an impression no less than the former.
Between 10 and 11 o'clock yesterday morning, Mr. William Read, a blacksmith of this city, entered the machine shops of Samuel Cochran, on Penniston Alley, nearly opposite this office, for the purpose of buying some iron of the latter about which he had spoken to some weeks ago. Upon entering the shop and finding everything quiet, he called cut to Cochran several times, but receiving no answer, ascended to the upper floor, where, in the north end of the house, lying beside the bed, he saw, to his horor, the torn and putrid remains of the man whom he was in search of Without delaying a moment, he hurried out to the streve his tools and implements to Richmond.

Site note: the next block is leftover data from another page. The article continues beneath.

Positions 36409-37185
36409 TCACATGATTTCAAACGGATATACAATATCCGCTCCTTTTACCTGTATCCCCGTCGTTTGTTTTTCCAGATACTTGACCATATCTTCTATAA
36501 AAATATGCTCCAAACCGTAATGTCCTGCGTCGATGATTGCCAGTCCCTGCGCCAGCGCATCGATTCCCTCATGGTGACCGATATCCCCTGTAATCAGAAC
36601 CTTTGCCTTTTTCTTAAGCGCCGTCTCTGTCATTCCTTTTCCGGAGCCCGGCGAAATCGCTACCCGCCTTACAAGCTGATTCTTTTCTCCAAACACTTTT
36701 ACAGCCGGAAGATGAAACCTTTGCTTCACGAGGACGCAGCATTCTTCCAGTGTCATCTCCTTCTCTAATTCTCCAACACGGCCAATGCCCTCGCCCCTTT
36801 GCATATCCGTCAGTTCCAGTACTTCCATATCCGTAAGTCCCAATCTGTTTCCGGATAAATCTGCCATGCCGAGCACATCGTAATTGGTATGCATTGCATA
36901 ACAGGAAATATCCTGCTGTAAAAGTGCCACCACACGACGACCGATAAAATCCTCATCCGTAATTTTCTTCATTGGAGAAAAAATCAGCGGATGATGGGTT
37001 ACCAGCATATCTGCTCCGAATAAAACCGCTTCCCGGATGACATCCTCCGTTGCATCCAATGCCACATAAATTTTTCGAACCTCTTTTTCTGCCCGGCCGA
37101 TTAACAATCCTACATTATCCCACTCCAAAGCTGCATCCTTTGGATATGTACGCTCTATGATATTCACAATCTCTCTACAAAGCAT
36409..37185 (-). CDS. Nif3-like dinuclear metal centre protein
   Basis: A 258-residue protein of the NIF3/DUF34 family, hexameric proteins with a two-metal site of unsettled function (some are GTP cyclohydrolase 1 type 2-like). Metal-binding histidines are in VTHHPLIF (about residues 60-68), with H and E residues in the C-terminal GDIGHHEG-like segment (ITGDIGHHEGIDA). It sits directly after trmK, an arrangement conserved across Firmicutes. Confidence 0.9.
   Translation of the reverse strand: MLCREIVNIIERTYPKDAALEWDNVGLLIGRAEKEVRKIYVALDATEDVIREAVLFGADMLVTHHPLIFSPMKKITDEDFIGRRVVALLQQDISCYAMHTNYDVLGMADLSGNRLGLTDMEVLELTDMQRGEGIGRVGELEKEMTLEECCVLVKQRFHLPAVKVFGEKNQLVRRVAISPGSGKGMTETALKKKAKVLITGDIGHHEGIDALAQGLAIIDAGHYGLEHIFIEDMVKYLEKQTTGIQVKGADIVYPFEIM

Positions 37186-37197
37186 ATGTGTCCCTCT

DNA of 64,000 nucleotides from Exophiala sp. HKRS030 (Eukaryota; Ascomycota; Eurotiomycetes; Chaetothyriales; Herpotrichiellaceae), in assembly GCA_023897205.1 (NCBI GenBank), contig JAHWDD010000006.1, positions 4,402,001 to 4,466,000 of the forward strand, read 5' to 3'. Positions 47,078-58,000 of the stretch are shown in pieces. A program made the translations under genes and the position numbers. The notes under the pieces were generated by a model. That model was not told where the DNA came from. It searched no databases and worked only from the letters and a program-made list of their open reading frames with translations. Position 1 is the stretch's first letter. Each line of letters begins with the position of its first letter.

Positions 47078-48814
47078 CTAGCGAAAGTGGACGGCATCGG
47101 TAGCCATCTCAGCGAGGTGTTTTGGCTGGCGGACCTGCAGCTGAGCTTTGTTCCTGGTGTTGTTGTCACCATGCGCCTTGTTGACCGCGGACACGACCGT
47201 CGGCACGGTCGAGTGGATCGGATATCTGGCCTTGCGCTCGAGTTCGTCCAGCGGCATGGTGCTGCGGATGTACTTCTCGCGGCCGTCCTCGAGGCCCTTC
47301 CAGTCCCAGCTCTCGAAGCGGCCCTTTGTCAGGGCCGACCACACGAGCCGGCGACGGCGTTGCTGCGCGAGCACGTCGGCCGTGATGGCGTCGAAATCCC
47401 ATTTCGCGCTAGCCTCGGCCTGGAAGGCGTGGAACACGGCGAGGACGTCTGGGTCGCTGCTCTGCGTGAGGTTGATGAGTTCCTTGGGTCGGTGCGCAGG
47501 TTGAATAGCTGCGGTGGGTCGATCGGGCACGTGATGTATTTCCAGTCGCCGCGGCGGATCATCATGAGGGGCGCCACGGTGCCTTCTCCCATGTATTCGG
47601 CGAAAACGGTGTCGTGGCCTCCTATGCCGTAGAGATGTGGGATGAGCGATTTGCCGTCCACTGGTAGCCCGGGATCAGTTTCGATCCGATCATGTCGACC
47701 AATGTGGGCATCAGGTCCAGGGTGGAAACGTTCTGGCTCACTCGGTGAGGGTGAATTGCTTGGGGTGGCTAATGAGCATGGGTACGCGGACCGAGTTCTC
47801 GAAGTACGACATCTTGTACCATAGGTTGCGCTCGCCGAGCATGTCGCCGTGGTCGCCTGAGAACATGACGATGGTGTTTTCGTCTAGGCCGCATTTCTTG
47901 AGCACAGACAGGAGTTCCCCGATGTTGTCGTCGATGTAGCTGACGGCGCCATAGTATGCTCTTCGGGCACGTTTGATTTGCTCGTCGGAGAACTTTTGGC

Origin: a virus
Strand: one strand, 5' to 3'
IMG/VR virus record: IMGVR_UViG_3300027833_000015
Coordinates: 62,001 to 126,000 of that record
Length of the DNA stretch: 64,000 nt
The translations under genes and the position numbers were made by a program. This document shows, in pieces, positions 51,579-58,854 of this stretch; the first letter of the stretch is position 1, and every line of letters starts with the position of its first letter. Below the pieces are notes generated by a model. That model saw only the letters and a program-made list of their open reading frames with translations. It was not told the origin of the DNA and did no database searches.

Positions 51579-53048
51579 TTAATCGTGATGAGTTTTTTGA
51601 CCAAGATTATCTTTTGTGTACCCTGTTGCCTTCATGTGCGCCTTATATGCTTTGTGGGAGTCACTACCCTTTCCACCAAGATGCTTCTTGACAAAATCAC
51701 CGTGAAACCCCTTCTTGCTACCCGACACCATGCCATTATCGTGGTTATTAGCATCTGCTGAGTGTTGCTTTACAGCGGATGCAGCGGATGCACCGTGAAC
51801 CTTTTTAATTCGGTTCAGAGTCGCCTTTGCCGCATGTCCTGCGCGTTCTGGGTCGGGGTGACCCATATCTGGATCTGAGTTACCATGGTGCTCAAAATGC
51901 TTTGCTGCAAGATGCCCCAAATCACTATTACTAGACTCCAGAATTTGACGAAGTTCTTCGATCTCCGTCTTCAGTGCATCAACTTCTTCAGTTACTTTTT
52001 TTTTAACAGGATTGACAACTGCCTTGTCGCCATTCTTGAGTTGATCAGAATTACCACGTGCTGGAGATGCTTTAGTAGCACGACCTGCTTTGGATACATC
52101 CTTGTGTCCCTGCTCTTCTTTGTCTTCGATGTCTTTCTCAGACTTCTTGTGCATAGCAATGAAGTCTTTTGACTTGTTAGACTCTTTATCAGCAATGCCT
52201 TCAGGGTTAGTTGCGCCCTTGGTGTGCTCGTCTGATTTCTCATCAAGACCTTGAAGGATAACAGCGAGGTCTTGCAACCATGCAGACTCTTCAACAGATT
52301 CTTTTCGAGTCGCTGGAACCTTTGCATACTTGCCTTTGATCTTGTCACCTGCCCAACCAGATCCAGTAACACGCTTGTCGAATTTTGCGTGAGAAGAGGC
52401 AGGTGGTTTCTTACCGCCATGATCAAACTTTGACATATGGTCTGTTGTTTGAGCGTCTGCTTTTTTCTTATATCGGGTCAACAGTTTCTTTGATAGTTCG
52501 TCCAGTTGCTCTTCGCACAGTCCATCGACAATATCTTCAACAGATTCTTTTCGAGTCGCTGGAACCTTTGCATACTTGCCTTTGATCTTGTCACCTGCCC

In accordance with the evidence, and the result of the examination of the premises, the jury rendered a verdict that Cochran came to his death from some cause unknown.
It is proper to state that on the stove in his office, were found a coffee pot, partly filled with coffee, and a p